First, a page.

For Facebook, Instagram, and Threads, Meta is creating AI detection tools

As the distinction between human and AI-generated material becomes increasingly blurred, digital businesses are taking steps to keep people aware about the type of content they are dealing with. For instance, every photo edited with Samsung’s new Generative Edit feature, as well as every Generative wallpaper on the Galaxy S24 series, bears a small watermark and metadata confirming its AI origins.

For some time now, Meta has offered a similar feature for photographs made with the Meta AI image generator. This technology alerts Meta users when they are seeing AI-generated content using basic text prompts, watermarks, and invisible watermarks. Meta has launched a new attempt to categorize AI-produced photographs on Facebook, Instagram, and Threats, including those generated by various AI systems from other companies.

Meta seeks greater AI transparency on social media

Although AI businesses incorporate signals in their AI generators, there are ways for people to remove invisible identifiers, so it is currently impossible to identify all AI-generated content. Meta, on the other hand, is working on systems that can recognize AI material without the need for invisible markers.

Meta revealed that it is collaborating with industry partners to establish standards for identifying photographs, videos, and audio that were synthesized using AI and shared on social media sites. The company says it is developing industry-leading techniques for recognizing AI-generated content at scale. In the upcoming months, Meta will begin labelling AI content on Facebook, Instagram, and Threads whenever it detects industry-standard markers of content generated by artificial intelligence (AI) thanks to newly implemented technologies.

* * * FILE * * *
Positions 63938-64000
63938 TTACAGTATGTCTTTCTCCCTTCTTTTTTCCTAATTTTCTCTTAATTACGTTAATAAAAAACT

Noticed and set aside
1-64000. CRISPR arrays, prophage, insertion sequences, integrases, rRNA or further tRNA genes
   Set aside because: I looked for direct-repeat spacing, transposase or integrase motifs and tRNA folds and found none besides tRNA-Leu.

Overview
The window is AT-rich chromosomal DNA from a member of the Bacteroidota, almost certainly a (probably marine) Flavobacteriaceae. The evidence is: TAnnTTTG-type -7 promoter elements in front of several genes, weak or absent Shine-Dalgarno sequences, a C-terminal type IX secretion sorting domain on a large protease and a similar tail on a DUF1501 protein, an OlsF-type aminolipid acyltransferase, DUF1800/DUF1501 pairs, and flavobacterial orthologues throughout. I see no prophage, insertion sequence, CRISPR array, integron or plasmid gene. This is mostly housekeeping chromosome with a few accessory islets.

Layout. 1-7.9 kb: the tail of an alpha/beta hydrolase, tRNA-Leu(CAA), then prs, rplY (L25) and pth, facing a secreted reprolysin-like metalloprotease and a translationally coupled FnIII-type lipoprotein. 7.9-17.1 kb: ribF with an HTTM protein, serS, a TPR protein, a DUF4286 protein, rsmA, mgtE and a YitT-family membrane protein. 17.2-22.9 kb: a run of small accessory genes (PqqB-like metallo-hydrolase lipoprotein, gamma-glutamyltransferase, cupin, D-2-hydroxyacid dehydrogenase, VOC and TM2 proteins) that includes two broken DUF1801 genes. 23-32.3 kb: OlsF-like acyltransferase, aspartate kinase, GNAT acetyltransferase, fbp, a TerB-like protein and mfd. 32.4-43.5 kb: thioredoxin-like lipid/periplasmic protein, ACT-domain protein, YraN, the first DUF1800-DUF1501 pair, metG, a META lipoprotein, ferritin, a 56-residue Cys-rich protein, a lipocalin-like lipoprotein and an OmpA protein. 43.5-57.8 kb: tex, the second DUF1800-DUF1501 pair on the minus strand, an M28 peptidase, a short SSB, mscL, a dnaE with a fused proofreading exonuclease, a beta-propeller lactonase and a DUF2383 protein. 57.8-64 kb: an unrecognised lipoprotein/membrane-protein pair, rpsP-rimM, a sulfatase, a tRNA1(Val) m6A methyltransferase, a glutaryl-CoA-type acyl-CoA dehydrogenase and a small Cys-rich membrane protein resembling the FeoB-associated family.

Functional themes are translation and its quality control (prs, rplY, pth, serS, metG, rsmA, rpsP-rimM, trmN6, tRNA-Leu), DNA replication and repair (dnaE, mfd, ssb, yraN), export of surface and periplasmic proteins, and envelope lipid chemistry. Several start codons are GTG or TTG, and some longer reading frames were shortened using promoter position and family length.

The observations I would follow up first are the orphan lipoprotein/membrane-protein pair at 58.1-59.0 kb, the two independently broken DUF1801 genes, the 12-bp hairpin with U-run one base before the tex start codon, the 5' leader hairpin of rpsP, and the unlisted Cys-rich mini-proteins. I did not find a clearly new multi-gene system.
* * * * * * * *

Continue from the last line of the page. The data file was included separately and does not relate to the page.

Meta is introducing a new feature that will enable social media users to use AI responsibly and reveal when the information they’re sharing is generated by an AI before the industry can implement these new AI detection technologies at scale. Users may face penalties if they do not properly label their AI content.

We may add a more prominent label if appropriate, so people have more information and context,” states Meta, “if we determine that digitally created or altered image, video, or audio content creates a particularly high risk of materially deceiving the public on a matter of importance.”